Green Building Siding & Decking

greenbuildingBuilding Professionals

Green Siding Resource

Siding is primarily an aesthetic element that covers the structure of the house. From the point of view of sustainable building, siding makes three important contributions:

  • makes the building more weather resistant
  • less likely to burn down
  • durable
  • provides important architectural character (curb appeal) to a house

Siding may appear to be the most important weather barrier on a house, but that task actually falls to the drainage plan installed over the sheathing which diverts water away from the house. However, they are still important consideration to take into account when choosing siding.

See Chapter 12 on Siding in the Green from the Ground Up book for more details or contact us about training.

Green Siding & Decking Transition Guide

Install fiber cement siding

Cement siding is fire-resistant and long lasting.

These boards are nailed to the sheathing using galvanized nails from a pneumatic nail gun.

Wear a dust mask when cutting boards.


Avoid Vinyl Siding

Green Siding Polyvinyl chloride itself is relatively inert. It has plasticizers added to it that have health and environmental concerns. Its use has been linked to cancer and other diseases.

There are many other siding products available.

Difficult to recycle after it has been removed.


Caulk and seal all siding joints

Helps prevent moisture from migrating behind the siding and causing rot.

Caulking the joints is a simple task that will greatly prolong the siding’s life.

Use a quality caulk with low VOC’s that will last.


Wood products that are FSC certified

FSC wood comes from sustainably managed forests that replant trees once they are cut down.

Wood products should not be used in fire zones.

The heartwood of cedar and redwood is naturally resistant to insects and rot.

Not available everywhere, contact your local lumberyard and ask for FSC materials.


Install a drainage plane beneath the siding

Water is the enemy of the built environment. If moisture becomes trapped behind the siding, mold and rot begin to develop and can prematurely destroy the siding. Mold grown can in turn lead to indoor air health problems.

A drainage plane goes over the sheathing and is always installed overlapping from the bottom up. It will ensure that any water that behind the siding has a way to drain away from the building.

Tyvek paper, tar paper or other products are readily available. Joints should be overlapped and taped.

Rigid closed cell foam works well on the walls, preferably on the exterior. The floor joists should also be insulated to help prevent heat loss.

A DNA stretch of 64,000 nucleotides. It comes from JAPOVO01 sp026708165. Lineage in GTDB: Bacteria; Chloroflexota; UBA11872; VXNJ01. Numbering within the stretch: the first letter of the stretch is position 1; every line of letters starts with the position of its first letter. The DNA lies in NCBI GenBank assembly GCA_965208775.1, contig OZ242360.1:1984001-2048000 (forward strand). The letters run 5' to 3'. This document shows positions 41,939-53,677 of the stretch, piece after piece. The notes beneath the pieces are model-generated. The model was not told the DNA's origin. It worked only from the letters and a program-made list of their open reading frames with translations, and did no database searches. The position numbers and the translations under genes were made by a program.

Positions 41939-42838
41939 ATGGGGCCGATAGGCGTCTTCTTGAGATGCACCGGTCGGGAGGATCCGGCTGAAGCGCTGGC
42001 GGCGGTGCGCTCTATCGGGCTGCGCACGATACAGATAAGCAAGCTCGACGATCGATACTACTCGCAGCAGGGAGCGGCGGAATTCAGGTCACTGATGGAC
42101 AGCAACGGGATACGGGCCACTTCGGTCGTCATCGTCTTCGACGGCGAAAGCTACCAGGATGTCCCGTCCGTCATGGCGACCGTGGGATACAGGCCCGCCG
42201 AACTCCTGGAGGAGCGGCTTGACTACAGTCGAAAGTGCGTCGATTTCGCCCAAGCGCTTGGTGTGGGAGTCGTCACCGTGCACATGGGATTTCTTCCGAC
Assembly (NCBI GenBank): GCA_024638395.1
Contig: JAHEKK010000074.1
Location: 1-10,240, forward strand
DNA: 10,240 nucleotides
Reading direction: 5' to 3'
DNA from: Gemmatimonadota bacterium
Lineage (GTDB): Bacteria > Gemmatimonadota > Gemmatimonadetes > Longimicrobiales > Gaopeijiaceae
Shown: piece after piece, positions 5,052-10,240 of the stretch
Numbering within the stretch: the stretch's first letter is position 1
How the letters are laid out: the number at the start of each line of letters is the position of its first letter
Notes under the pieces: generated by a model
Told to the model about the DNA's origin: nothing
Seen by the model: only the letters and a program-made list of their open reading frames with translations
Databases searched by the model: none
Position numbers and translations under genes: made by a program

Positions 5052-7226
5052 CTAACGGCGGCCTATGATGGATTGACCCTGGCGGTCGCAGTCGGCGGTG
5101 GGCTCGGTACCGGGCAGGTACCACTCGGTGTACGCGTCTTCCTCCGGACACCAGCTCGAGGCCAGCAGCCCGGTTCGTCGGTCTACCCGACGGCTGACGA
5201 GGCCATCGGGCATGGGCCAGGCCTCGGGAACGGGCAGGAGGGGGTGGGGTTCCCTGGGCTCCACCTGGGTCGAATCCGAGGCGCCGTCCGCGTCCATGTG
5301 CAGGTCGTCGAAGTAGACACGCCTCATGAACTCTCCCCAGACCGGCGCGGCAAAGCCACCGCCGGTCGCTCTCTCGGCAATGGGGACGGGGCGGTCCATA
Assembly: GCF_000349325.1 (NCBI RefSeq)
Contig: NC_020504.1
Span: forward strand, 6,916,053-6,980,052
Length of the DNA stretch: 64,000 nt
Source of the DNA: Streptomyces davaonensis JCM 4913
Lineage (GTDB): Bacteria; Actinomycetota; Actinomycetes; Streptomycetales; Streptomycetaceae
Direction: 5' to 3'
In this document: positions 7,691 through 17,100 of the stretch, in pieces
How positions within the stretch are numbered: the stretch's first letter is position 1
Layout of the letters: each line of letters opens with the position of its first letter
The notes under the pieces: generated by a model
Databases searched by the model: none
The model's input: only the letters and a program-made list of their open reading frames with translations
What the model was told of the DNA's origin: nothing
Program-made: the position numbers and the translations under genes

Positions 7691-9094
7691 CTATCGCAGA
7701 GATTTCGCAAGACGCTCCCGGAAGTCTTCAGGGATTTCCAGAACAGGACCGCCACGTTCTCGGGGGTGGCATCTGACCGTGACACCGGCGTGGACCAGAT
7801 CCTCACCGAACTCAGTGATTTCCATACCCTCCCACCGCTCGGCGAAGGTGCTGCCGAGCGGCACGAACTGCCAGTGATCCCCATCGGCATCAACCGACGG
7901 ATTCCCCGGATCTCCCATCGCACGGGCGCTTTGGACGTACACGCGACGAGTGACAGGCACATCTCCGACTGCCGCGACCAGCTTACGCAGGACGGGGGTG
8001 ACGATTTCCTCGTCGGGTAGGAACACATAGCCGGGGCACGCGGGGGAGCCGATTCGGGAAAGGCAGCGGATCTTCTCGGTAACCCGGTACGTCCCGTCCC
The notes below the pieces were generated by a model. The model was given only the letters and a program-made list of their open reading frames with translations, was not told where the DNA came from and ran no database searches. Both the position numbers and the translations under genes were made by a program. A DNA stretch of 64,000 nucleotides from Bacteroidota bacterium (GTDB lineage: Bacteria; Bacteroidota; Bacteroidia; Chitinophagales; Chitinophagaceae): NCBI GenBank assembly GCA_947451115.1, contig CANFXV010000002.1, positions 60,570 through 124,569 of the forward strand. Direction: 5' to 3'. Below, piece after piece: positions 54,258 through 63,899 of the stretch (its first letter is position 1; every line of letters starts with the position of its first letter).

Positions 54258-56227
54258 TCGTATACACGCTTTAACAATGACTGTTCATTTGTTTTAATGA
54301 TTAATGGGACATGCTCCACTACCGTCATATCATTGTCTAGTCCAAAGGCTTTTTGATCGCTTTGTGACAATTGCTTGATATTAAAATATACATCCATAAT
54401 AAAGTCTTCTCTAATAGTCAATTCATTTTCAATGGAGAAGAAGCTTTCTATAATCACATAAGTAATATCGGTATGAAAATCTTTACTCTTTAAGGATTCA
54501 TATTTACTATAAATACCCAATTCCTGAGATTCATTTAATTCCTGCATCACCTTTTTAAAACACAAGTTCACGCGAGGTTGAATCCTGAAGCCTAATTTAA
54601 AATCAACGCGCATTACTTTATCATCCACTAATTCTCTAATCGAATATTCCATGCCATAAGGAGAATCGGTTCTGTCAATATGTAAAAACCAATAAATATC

Use paint, adhesives and caulks that have low or no VOC

Volatile Organic Compounds have been connected to cancer and other health concerns

Many products without these harmful chemicals are available and work just as well or better.

Available at most home stores


Products that are made locally

Cuts down on energy costs of transportation. Helps support the local economy.

Contact your local chamber of commerce or BBB to find out what building material companies are in your area

In addition to helping the environment, you will also be helping your local economy.


Materials that are Recyclable

At the end of the products life cycle, the product can be recycled instead of placed in a landfill.

Contact your local recycling agency to see what materials they accept.

Manufactures may accept their own product to be recycled.

Green Building Training & Certification

Find out when the next Green Building Training is and learn more about Green Building Practices.

Green from the Ground Up Best Practices

  • Install a drainage plane beneath the siding to divert water away from the house. This can be a housewrap, building paper, or one of several commercial products manufactured for this purpose.
  • Consider installing a rain screen beneath the siding that includes an air space between the back of the siding and the housewrap or building paper.
  • With the exception of cedar and redwood, avoid all siding made from softwoods.
  • If you choose a traditional wood siding, either cedar or redwood shingles or planks, make sure the wood is certified by the Forest Stewardship Council.
  • Consider fiber cement siding in either panel form or as lap siding.
  • Avoid vinyl siding if you can.
  • For deck construction, take pains to detail the deck ledger correctly. Protect the house first with a drainage plane, make sure the housewrap and flashing are layered correctly to prevent water from getting behind the ledger, and attach the ledger only to solid framing.
  • Give preference to one of the plastic-wood composite decking materials.
  • If you choose cedar, redwood, or one of the tropical hardwoods, make sure it is FSC-certified material.